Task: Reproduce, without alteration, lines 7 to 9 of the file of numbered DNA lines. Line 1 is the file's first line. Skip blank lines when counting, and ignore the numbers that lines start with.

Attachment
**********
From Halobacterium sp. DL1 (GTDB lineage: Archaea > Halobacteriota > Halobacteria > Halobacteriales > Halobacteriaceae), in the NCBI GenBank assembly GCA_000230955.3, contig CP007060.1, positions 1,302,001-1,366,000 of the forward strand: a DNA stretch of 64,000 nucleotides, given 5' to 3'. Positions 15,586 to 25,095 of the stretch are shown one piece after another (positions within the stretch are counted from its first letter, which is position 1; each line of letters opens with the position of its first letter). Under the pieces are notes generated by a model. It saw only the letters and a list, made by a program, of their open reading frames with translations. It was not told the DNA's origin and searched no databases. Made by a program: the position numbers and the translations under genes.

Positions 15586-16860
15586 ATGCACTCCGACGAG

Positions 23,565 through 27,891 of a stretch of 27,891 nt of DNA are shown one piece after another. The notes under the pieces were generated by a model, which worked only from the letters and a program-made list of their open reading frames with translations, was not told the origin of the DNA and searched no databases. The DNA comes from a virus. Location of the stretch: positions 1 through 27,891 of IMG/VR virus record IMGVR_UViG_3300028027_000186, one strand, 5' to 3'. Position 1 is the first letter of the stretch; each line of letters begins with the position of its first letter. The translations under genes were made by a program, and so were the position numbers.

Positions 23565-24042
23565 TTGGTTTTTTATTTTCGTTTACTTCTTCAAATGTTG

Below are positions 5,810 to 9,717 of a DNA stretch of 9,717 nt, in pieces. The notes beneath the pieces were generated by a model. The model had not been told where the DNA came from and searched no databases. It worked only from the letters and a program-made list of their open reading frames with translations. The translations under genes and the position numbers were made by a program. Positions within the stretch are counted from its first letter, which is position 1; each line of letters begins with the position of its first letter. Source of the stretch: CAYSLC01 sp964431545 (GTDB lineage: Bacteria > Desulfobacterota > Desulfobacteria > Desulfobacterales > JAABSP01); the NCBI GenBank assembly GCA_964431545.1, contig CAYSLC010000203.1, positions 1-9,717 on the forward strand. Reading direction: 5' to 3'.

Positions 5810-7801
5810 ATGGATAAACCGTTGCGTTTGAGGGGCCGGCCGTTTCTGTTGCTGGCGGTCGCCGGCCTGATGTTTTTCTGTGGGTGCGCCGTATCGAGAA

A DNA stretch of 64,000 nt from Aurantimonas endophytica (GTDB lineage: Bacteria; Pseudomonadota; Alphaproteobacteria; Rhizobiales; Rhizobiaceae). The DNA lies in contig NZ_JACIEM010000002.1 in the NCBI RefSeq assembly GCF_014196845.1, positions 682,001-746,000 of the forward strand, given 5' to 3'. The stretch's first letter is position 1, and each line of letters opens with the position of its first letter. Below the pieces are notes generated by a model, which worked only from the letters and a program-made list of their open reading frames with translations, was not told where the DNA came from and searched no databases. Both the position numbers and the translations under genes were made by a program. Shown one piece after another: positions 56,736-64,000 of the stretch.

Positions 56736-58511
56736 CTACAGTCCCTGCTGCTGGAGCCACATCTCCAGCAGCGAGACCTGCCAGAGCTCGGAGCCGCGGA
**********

Below are positions 5,810 to 9,717 of a DNA stretch of 9,717 nt, in pieces. The notes beneath the pieces were generated by a model. The model had not been told where the DNA came from and searched no databases. It worked only from the letters and a program-made list of their open reading frames with translations. The translations under genes and the position numbers were made by a program. Positions within the stretch are counted from its first letter, which is position 1; each line of letters begins with the position of its first letter. Source of the stretch: CAYSLC01 sp964431545 (GTDB lineage: Bacteria > Desulfobacterota > Desulfobacteria > Desulfobacterales > JAABSP01); the NCBI GenBank assembly GCA_964431545.1, contig CAYSLC010000203.1, positions 1-9,717 on the forward strand. Reading direction: 5' to 3'.

Positions 5810-7801
5810 ATGGATAAACCGTTGCGTTTGAGGGGCCGGCCGTTTCTGTTGCTGGCGGTCGCCGGCCTGATGTTTTTCTGTGGGTGCGCCGTATCGAGAA